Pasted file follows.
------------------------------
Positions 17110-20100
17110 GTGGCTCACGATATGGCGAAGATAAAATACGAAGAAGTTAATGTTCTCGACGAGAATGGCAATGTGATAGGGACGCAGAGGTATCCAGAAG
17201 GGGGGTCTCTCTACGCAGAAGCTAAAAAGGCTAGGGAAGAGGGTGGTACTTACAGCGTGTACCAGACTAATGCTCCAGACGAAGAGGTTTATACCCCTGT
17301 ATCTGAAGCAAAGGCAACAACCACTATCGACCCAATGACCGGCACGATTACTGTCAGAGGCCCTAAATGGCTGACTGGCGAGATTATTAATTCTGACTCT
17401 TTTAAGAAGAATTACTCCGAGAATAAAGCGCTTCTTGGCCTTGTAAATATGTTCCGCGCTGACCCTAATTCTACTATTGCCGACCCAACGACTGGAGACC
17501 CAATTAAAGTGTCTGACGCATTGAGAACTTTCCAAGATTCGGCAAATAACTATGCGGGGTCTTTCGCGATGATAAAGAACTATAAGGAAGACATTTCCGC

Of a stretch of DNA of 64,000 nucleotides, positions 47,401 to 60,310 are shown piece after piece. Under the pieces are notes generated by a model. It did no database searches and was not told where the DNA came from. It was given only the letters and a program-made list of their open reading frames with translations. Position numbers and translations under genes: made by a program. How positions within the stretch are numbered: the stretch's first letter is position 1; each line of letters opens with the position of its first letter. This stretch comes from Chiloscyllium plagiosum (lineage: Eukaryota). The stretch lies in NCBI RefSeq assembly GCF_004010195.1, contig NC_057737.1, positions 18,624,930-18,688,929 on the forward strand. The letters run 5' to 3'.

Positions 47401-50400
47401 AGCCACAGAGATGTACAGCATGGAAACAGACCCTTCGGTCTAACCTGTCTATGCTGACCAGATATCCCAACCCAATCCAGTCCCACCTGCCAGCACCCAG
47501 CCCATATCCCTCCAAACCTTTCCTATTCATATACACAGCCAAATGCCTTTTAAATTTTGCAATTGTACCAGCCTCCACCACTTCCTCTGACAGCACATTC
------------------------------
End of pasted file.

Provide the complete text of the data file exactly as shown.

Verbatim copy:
Positions 17110-20100
17110 GTGGCTCACGATATGGCGAAGATAAAATACGAAGAAGTTAATGTTCTCGACGAGAATGGCAATGTGATAGGGACGCAGAGGTATCCAGAAG
17201 GGGGGTCTCTCTACGCAGAAGCTAAAAAGGCTAGGGAAGAGGGTGGTACTTACAGCGTGTACCAGACTAATGCTCCAGACGAAGAGGTTTATACCCCTGT
17301 ATCTGAAGCAAAGGCAACAACCACTATCGACCCAATGACCGGCACGATTACTGTCAGAGGCCCTAAATGGCTGACTGGCGAGATTATTAATTCTGACTCT
17401 TTTAAGAAGAATTACTCCGAGAATAAAGCGCTTCTTGGCCTTGTAAATATGTTCCGCGCTGACCCTAATTCTACTATTGCCGACCCAACGACTGGAGACC
17501 CAATTAAAGTGTCTGACGCATTGAGAACTTTCCAAGATTCGGCAAATAACTATGCGGGGTCTTTCGCGATGATAAAGAACTATAAGGAAGACATTTCCGC

Of a stretch of DNA of 64,000 nucleotides, positions 47,401 to 60,310 are shown piece after piece. Under the pieces are notes generated by a model. It did no database searches and was not told where the DNA came from. It was given only the letters and a program-made list of their open reading frames with translations. Position numbers and translations under genes: made by a program. How positions within the stretch are numbered: the stretch's first letter is position 1; each line of letters opens with the position of its first letter. This stretch comes from Chiloscyllium plagiosum (lineage: Eukaryota). The stretch lies in NCBI RefSeq assembly GCF_004010195.1, contig NC_057737.1, positions 18,624,930-18,688,929 on the forward strand. The letters run 5' to 3'.

Positions 47401-50400
47401 AGCCACAGAGATGTACAGCATGGAAACAGACCCTTCGGTCTAACCTGTCTATGCTGACCAGATATCCCAACCCAATCCAGTCCCACCTGCCAGCACCCAG
47501 CCCATATCCCTCCAAACCTTTCCTATTCATATACACAGCCAAATGCCTTTTAAATTTTGCAATTGTACCAGCCTCCACCACTTCCTCTGACAGCACATTC